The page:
That excludes from eligibility anyone who didn't appear in the majors in the US. Some exceptions have been made for Negro Leaguers. I don't see it being carried over to players from other countries.
              Then why should it be carried over even to Negro Leaguers? when the HoF originally opened Negro Leaguers were not even considers. Can you imagine of if someone would have advocated for the Negro Leaguers in the 1930s. That idea would have been ridiculed.
              Strikeouts are boring! Besides that, they're fascist. Throw some ground balls - it's more democratic.-Crash Davis

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              • #8
                The reason that the issue of Negro Leaguers in the HoF came to forfront was because of Ted Williams' HoF speech. He argued for the Negro Leaguers in his speech. That was amazing. This started the floodgate to include Negro Leaguers. Before Williams speech there was not much thought about this.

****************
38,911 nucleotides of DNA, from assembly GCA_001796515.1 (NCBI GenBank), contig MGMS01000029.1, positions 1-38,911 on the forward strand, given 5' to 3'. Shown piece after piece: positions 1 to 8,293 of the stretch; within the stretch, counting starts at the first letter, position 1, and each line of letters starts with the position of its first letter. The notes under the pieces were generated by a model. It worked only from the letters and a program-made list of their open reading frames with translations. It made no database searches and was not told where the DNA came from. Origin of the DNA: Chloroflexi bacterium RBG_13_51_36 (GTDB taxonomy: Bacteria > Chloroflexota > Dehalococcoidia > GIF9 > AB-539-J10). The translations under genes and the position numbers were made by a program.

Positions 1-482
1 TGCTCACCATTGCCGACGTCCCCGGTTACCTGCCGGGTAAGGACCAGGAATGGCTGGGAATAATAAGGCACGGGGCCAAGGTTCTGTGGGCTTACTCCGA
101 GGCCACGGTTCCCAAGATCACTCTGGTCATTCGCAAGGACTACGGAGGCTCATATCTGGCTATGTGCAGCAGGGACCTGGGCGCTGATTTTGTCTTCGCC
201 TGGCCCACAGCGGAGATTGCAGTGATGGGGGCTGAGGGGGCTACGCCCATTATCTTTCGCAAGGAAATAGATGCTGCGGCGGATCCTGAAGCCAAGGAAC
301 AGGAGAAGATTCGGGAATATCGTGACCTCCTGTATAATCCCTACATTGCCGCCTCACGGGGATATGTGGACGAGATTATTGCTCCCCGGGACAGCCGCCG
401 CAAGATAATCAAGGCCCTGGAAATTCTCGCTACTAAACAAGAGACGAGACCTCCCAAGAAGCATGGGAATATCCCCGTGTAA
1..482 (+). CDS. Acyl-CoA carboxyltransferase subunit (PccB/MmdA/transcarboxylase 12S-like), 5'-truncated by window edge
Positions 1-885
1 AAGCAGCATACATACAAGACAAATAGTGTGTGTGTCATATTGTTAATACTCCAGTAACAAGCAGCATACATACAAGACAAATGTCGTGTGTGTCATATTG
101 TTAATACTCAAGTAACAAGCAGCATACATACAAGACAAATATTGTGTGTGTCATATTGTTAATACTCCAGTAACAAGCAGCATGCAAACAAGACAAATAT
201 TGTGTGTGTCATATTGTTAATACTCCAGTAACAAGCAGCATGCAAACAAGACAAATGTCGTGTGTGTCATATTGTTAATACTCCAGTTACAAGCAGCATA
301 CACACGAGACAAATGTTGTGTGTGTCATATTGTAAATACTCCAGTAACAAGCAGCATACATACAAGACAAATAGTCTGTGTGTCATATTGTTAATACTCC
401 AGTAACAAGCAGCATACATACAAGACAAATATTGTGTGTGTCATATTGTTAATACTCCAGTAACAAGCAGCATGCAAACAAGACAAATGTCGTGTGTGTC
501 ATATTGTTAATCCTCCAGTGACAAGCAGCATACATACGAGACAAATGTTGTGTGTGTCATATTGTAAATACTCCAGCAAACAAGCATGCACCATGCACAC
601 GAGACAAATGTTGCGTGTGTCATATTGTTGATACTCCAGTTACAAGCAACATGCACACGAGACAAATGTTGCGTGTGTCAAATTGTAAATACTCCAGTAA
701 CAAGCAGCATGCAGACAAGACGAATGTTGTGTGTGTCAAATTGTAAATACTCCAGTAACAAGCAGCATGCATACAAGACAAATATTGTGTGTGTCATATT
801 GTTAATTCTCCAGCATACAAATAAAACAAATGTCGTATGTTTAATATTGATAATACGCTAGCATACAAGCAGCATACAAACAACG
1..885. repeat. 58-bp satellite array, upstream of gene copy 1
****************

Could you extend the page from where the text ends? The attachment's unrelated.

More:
Strikeouts are boring! Besides that, they're fascist. Throw some ground balls - it's more democratic.-Crash Davis

                Comment


                • #9
                  Originally posted by Honus Wagner Rules
                  Then why should it be carried over even to Negro Leaguers? when the HoF originally opened Negro Leaguers were not even considers. Can you imagine of if someone would have advocated for the Negro Leaguers in the 1930s. That idea would have been ridiculed.
                  Because MLB recognized it's protectionism disllowed so many great ball players the opportunity of playing within its ranks.
                  "I think about baseball when I wake up in the morning. I think about it all day and I dream about it at night. The only time I don't think about it is when I'm playing it."